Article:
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Nigeria is advising its citizens not to travel to the US

Yomi Kazeem

The United States are looking less and less welcoming to would-be visitors.

Nigeria, Africa’s most populous country, is advising its citizens against traveling to the US, except on urgent trips. The move is in response to reported difficulties that Nigerians have faced gaining entry into the US, despite holding valid visas.

During a business trip on March 2, Nigerian software engineer Celestine Omin was detained despite holding a valid visa. Before granting him entry, officials at New York’s John F. Kennedy airport forced Omin to answer generic engineering questions to prove his profession.

Abike Dabiri-Erewa, a presidential aide on foreign affairs and diaspora, appears to blame such incidents on confusion over US president Donald Trump’s recent failed executive order, which banned visitors from seven Muslim-majority countries. On March 6, Dabiri-Erewa advised prospective visitors to the US to “consider rescheduling their trip until there is clarity on the new immigration policy.”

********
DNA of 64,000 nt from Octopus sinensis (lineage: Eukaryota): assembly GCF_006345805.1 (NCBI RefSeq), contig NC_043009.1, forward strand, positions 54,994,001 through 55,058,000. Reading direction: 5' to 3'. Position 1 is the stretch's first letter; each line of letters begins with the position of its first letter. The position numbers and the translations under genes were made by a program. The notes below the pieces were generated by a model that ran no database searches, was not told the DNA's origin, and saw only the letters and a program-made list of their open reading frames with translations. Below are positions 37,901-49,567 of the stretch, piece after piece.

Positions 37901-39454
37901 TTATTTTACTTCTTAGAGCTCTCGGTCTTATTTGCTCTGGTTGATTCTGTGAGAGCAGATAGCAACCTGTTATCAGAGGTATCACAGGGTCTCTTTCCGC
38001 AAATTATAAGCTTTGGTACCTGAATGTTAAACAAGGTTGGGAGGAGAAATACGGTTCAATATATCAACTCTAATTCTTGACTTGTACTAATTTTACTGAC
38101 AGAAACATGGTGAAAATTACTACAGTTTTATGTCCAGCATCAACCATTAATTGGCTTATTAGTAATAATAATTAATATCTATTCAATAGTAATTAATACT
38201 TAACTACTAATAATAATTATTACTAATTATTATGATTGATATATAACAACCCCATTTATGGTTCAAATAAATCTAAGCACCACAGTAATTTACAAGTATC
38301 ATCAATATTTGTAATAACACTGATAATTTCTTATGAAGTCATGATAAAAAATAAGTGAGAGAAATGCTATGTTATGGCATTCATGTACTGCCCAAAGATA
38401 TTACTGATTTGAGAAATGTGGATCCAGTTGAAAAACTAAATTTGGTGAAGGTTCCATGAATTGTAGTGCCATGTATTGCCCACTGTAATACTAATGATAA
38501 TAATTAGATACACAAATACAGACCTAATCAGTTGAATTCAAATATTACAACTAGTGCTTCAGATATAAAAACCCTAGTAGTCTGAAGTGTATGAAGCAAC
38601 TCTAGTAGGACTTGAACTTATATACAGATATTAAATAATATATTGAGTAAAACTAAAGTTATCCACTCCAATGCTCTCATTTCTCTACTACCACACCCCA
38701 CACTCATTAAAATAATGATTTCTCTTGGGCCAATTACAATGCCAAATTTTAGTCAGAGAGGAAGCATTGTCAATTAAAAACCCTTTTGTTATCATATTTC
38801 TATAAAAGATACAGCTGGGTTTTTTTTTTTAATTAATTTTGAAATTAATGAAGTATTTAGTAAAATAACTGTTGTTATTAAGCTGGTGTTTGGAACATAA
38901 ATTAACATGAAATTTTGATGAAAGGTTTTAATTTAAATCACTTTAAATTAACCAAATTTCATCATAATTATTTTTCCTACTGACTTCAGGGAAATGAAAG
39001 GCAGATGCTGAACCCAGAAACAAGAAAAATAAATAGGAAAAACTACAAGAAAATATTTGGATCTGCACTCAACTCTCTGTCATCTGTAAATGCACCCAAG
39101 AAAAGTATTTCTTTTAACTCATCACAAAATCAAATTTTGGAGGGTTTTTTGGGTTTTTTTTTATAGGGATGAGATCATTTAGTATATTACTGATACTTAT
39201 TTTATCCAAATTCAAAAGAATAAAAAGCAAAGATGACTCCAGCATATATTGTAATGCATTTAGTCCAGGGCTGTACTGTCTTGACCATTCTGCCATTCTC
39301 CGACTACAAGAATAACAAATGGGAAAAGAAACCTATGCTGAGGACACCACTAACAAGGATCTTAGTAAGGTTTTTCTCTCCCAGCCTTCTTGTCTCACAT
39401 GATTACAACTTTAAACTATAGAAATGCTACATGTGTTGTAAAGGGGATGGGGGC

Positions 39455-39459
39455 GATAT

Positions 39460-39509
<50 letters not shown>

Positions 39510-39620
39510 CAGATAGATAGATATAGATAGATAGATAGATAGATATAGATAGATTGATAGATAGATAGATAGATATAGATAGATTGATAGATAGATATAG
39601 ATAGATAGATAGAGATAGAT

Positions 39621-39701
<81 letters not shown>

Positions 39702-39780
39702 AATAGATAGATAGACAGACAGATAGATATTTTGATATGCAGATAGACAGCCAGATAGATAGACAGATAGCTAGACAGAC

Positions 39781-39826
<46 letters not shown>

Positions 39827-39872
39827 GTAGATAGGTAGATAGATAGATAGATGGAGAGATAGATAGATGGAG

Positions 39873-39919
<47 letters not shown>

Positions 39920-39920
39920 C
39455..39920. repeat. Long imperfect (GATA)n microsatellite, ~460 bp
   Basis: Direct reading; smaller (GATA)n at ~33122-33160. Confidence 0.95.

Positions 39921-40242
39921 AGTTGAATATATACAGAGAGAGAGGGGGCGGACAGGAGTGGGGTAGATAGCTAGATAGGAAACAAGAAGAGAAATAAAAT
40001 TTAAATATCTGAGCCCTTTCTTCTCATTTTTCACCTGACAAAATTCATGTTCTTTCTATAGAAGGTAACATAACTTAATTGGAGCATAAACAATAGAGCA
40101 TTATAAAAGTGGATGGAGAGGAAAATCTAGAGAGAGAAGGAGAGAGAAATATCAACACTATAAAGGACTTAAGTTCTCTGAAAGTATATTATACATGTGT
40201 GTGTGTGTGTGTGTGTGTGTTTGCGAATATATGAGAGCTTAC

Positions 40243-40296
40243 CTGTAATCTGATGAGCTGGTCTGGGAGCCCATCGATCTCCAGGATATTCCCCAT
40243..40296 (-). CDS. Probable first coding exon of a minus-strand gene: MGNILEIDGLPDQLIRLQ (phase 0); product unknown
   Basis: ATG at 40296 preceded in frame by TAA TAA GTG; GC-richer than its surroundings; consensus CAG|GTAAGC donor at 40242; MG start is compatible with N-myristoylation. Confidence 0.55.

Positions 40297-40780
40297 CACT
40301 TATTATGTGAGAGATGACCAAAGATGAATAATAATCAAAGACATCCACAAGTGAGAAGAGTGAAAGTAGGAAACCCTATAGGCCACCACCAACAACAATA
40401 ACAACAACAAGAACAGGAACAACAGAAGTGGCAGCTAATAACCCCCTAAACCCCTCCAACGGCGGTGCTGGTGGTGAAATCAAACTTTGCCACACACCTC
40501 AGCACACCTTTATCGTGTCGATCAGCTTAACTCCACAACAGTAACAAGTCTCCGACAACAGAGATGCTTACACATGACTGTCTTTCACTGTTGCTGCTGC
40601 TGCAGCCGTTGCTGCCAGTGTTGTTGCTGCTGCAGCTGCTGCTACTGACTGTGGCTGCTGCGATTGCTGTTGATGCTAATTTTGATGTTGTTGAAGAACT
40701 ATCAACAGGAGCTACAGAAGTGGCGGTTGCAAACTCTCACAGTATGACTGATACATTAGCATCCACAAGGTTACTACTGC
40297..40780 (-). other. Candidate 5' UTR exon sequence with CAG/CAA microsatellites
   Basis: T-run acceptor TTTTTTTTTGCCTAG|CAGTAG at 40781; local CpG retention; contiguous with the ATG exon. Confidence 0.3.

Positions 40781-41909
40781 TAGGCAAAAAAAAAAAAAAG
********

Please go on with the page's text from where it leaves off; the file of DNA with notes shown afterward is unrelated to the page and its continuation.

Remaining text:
“In the last few weeks, the office has received a few cases of Nigerians with valid multiple-entry US visas being denied entry and sent back to the Nigeria.”

“In such cases reported to the office, such affected persons were sent back immediately on the next available flight and their visas were cancelled.”

Trump’s travel ban was revised and re-issued today, March 6. Neither version mentioned Nigeria.

Nigerians are a major source of visitors to the US. They accounted for 32% of the nearly half million nonimmigrant US visas issued to African nationals in 2015.

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